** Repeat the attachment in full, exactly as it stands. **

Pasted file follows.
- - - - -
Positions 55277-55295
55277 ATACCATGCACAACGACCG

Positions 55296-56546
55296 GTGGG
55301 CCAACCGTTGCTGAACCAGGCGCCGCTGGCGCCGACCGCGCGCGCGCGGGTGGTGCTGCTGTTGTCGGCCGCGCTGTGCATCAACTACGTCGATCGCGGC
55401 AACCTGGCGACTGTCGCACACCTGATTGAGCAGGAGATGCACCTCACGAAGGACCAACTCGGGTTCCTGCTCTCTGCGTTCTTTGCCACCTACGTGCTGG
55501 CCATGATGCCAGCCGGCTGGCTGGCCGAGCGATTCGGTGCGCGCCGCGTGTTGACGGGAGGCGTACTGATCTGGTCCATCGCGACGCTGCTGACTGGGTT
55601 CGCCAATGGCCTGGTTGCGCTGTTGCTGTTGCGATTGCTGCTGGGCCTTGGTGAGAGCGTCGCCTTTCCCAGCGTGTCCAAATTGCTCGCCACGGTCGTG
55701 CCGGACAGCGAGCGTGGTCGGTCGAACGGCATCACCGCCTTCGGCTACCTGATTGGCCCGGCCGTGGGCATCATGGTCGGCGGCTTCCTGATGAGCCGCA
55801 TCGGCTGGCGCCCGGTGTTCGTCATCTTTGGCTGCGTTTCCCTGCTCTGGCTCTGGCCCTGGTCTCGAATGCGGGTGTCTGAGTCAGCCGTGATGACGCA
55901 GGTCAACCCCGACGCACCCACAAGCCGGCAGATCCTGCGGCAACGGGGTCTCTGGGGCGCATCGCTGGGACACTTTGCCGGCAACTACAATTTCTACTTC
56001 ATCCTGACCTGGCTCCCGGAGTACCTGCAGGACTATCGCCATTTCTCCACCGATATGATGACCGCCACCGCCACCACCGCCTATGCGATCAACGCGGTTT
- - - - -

Positions 55277-55295
55277 ATACCATGCACAACGACCG

Positions 55296-56546
55296 GTGGG
55301 CCAACCGTTGCTGAACCAGGCGCCGCTGGCGCCGACCGCGCGCGCGCGGGTGGTGCTGCTGTTGTCGGCCGCGCTGTGCATCAACTACGTCGATCGCGGC
55401 AACCTGGCGACTGTCGCACACCTGATTGAGCAGGAGATGCACCTCACGAAGGACCAACTCGGGTTCCTGCTCTCTGCGTTCTTTGCCACCTACGTGCTGG
55501 CCATGATGCCAGCCGGCTGGCTGGCCGAGCGATTCGGTGCGCGCCGCGTGTTGACGGGAGGCGTACTGATCTGGTCCATCGCGACGCTGCTGACTGGGTT
55601 CGCCAATGGCCTGGTTGCGCTGTTGCTGTTGCGATTGCTGCTGGGCCTTGGTGAGAGCGTCGCCTTTCCCAGCGTGTCCAAATTGCTCGCCACGGTCGTG
55701 CCGGACAGCGAGCGTGGTCGGTCGAACGGCATCACCGCCTTCGGCTACCTGATTGGCCCGGCCGTGGGCATCATGGTCGGCGGCTTCCTGATGAGCCGCA
55801 TCGGCTGGCGCCCGGTGTTCGTCATCTTTGGCTGCGTTTCCCTGCTCTGGCTCTGGCCCTGGTCTCGAATGCGGGTGTCTGAGTCAGCCGTGATGACGCA
55901 GGTCAACCCCGACGCACCCACAAGCCGGCAGATCCTGCGGCAACGGGGTCTCTGGGGCGCATCGCTGGGACACTTTGCCGGCAACTACAATTTCTACTTC
56001 ATCCTGACCTGGCTCCCGGAGTACCTGCAGGACTATCGCCATTTCTCCACCGATATGATGACCGCCACCGCCACCACCGCCTATGCGATCAACGCGGTTT